AbstractPurpose of review
In migraine, the brain is ‘hyperresponsive’, which refers to a deficit of habituation to repeated sensory stimuli between attacks. This deficit normalizes in peri-ictal and ictal phases. A decreased cortical preactivation of thalamo-cortical origin and an impaired intracortical inhibition are probably involved in its pathophysiology.Recent findings
The reality of a habituation deficit of visual evoked potentials, a neurophysiological ‘hallmark’ of interictal migraine, has been questioned. Blinding may be an issue, but some genetic, environmental, or behavioural differences could also exist between populations. A habituation deficit is found interictally in other sensory modalities, and strongly depends on the time of the recordings within the migraine cycle. An impaired thalamocortical drive is demonstrated in interictal phase, and normalizes in ictal phase as well as in chronic migraine, where a strength enhancement of primary cortical activation is observed. An interictal dysexcitability, of subcortical or primary cortical origin, is suggested by magnetic stimulation. These phenomena could occur in varying degrees depending on patients and on the migraine cycle, and account for the heterogeneity of electrophysiological results.Summary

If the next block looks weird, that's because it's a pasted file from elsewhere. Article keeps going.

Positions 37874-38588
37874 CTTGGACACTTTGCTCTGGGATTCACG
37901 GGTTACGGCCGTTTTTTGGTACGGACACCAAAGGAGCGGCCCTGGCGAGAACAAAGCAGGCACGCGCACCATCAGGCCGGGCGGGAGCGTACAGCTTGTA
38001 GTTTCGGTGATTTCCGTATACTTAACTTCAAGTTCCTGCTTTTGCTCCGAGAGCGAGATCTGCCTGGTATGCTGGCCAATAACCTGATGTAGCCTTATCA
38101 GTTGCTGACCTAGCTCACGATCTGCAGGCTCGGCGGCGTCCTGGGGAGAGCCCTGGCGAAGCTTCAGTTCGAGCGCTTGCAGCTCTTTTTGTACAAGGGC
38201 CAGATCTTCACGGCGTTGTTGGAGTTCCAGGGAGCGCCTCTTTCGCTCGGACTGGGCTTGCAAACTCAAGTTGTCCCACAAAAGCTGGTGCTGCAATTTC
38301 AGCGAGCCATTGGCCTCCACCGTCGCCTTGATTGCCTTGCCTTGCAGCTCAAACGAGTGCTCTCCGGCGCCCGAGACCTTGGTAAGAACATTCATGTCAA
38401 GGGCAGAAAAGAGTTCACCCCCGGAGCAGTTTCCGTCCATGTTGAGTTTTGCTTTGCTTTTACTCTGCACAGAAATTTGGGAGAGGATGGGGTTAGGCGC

Finding a reliable electrophysiological biomarker for such a multifaceted and cycling disease as migraine is still a challenge. A better standardization of protocols would be worthwhile.